Here’s the first rule of retirement planning: You’re never too young to start retirement planning.
It might sound glib, but it’s the truth. The earlier you start laying the foundation for a comfortable retirement, the better off you’ll ultimately be. And while twenty- and thirtysomethings may think retirement feels distant, it’s not as far away as it seems.
Millennials actually have some prime opportunities to begin planning and saving, ensuring that they can enjoy a prosperous retirement down the road. All too often, though, we see millennials veer off track, falling into some common retirement planning pitfalls. In this post, we’ll highlight some of those pitfalls, and also illustrate some ways to avoid them.
Common Retirement Planning Mistakes
Investing primarily in cash.
Millennials came of age during the Great Recession, so it’s understandable that many of them would prefer cash-only investments to stocks. That’s a marked difference from previous generations, and unfortunately, it’s not a good investment strategy; simply put, cash-only investments don’t offer enough of a return to provide millennials with a decent retirement nest egg.
It’s critical to have a more diverse portfolio, and that’s something your retirement planning advisor can counsel you about.
Tapping into retirement savings too early.
It can be tempting to withdraw from your 401(k) early, perhaps to help fund a down payment on a house or to cover emergency expenses.
Doing so can really sap your savings power, however. Retirement accounts only work if you leave them alone until your retirement. Drawing from them prematurely is something to avoid whenever possible. One smart approach is to start setting aside a few dollars from each paycheck, building an emergency fund you can use for those unexpected expenses.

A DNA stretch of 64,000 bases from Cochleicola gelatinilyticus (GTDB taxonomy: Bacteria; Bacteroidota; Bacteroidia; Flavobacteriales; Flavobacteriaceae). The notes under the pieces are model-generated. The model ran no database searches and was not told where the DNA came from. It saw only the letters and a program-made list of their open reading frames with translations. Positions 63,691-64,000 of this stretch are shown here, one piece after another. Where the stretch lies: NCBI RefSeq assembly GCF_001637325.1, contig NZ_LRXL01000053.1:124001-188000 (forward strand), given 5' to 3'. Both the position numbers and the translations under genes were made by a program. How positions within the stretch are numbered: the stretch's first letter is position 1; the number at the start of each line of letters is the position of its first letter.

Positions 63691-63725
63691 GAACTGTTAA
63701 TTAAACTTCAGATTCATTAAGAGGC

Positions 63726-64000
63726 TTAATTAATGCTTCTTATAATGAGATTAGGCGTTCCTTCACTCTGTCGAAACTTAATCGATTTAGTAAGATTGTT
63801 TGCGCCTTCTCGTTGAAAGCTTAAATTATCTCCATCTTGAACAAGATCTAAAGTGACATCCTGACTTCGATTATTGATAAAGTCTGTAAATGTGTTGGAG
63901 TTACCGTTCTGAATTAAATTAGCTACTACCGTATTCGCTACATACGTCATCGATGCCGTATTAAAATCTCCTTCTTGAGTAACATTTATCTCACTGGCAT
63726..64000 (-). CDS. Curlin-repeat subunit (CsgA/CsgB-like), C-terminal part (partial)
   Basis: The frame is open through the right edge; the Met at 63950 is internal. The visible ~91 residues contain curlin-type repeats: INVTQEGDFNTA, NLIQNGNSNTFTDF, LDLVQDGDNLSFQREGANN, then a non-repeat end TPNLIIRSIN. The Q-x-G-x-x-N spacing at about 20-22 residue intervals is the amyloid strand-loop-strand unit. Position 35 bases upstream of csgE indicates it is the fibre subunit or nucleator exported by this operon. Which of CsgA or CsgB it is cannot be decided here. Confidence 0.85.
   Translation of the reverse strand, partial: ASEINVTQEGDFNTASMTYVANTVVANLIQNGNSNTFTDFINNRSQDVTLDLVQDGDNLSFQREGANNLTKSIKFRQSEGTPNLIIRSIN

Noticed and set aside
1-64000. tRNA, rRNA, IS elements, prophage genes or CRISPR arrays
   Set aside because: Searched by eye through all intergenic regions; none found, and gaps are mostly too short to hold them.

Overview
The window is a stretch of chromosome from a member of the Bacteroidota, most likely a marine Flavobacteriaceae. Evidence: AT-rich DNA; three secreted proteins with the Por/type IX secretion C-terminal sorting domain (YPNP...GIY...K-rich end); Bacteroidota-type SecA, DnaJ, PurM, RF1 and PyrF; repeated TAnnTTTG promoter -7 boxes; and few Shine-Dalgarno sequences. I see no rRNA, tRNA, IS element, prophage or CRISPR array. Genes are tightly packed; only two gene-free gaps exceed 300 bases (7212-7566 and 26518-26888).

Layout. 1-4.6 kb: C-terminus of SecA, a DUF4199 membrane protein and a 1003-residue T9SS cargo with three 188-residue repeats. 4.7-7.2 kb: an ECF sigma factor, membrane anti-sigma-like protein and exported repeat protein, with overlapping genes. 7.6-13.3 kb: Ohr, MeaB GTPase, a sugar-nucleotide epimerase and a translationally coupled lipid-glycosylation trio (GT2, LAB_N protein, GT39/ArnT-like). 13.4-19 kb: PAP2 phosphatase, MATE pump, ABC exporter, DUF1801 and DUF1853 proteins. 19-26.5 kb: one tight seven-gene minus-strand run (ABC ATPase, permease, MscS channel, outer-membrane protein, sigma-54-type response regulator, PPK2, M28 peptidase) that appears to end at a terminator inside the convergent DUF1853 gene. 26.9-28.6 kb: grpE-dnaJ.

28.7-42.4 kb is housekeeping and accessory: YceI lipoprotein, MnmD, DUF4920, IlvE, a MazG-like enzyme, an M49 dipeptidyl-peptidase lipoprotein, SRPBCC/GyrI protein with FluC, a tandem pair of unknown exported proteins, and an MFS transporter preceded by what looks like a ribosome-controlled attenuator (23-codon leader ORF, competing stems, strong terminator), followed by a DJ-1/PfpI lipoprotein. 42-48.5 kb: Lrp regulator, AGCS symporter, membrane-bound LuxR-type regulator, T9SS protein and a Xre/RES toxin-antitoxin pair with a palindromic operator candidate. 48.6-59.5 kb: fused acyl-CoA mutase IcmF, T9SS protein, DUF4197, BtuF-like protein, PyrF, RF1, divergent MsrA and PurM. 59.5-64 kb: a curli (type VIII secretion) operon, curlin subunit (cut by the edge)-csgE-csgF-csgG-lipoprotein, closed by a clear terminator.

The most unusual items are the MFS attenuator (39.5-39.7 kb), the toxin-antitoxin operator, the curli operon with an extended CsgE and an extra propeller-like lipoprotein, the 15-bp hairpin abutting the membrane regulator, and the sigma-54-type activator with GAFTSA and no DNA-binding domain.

Not contributing to a retirement plan.
A related problem: Many millennials don’t contribute to their 401(k) or IRA at all.
It can definitely be hard to find extra money to put toward retirement, but remember that even small investments can help. Whether that means putting aside a few dollars from each check or putting your next work bonus toward retirement, make sure you seek opportunities to keep your accounts funded.
For those whose career means moving around a lot, delaying homeownership actually makes sense. If you plan on staying put for more than three years, however, it may be prudent to go ahead and buy a place of your own. By buying your home earlier in life, you can have it paid off by the time you retire—giving you an invaluable asset to carry with you into those post-work years (and ensuring that you can retire without having to worry about a mortgage).
Underestimating retirement expenses.
How much money do you really need to save for retirement? It varies, but for most people, it’s more than you first imagine. It’s critical to be clear-eyed about your retirement needs—and for that, the best advice we can offer is to meet with a financial planner to create a realistic retirement budget.
These missteps can all be costly, but they’re also all avoidable—and we’d love to talk with you further about developing a prudent retirement plan. Contact Stonepath Wealth Management today to set up an appointment.